Social entrepreneurs often face fundamental difficulties in raising finance to bring their ventures to life. Should they be a charity and seek donations or a business and look for commercial funding? The problem they are facing is that donors prefer to give money to charities, not profit-making businesses. At the same time, commercial funders often don’t offer financing terms that social enterprises can meet.
Social enterprises, driven by a social mission, often don’t have a stable, long term source of finance and commercial investors neither understand nor trust them. They often believe that ‘social’ equals ‘soft’ and is nothing but a polite word for ‘loss-making’. This results in a situation in which social entrepreneurs find themselves falling between charitable and commercial funding, not appealing to either. The current financial system simply doesn’t seem to be designed to meet the needs of such hybrid organisations that are businesses serving a social mission.
In response to this dilemma, social entrepreneurs learned to help themselves and invented their own solutions. One example is Faisel Rahman, the Co-Founder and CEO of Fair Finance, a social enterprise offering affordable personal loans and debt advice to individuals who would otherwise be wholly excluded from the mainstream banking system. The problem Fair Finance was facing was that the organisation wasn’t set up to raise equity and couldn’t offer the kind of financial returns most venture capitalists would be looking for. With the support of organisations such as Ashoka, Fair Finance was eventually able to find socially-minded investors to invest in their business model, raising over £1m.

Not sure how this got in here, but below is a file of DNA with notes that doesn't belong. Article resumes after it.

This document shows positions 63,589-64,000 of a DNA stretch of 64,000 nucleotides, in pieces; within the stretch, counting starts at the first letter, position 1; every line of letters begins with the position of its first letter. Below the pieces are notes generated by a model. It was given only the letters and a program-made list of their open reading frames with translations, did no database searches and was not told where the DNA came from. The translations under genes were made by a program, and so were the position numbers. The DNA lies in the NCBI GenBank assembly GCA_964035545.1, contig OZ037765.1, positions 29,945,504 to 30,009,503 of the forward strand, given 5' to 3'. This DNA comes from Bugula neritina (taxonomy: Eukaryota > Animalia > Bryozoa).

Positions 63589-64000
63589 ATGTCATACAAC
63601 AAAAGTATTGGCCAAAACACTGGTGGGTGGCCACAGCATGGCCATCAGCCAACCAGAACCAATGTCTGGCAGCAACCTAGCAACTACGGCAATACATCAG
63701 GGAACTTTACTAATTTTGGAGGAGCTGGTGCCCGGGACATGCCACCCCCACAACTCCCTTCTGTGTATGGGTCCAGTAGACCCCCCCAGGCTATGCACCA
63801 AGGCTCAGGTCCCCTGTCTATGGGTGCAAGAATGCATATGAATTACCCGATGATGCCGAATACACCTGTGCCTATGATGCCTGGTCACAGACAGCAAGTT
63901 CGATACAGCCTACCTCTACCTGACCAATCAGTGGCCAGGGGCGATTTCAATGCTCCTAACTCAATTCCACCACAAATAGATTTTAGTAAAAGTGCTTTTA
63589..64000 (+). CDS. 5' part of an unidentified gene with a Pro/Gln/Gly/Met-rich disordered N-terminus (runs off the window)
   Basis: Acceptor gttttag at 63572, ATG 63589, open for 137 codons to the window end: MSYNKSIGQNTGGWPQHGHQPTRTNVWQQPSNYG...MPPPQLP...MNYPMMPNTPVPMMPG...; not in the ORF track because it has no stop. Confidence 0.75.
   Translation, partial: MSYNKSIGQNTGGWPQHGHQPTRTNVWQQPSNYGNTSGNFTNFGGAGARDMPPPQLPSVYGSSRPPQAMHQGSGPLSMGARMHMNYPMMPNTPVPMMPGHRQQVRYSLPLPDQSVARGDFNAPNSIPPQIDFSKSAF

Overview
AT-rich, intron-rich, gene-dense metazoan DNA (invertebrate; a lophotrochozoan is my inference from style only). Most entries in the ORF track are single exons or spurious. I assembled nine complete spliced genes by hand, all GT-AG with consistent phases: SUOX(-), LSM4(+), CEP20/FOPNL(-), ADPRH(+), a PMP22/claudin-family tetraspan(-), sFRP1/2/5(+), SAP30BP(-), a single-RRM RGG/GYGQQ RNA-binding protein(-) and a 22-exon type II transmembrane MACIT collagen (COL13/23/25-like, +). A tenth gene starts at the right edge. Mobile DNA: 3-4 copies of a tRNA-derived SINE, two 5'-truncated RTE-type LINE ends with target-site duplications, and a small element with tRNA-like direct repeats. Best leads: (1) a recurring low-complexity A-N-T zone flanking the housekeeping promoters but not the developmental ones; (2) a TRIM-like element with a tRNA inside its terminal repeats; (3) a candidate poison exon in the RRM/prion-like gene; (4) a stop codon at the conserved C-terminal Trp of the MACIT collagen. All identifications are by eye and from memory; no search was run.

Financial instruments like Fair Finance are just the start. New funders and institutions are increasingly addressing this emerging market for socially mission driven businesses. Many come from a philanthropic background, others include businesses such as CAF Venturesome and SharedImpact. In addition, new forms of fundraising, such as crowdsourcing, where social enterprises can aggregate donations and micro-investments from large numbers of supporters via online platforms (such as Kickstarter and Buzzbnk), are almost springing up on a daily basis.
However, this is just the start – more is needed. Corporate organisations with deep pools of financial and business expertise can play an invaluable role, utilising their skills to help social entrepreneurs develop new sustainable business models and find the funding to support them. Some of the most forward thinking organisations so far include Deloitte which has launched Social Innovation Pioneers, under which its consultants provide pro bono strategic advice to 50 social ventures. Another example is Accenture which runs Accenture Development Partners, which works with socially engaged organisations to come up with sustainable business solutions.
With more and more organistions following the trend, it will be extremely interesting to see how this sector will develop from here!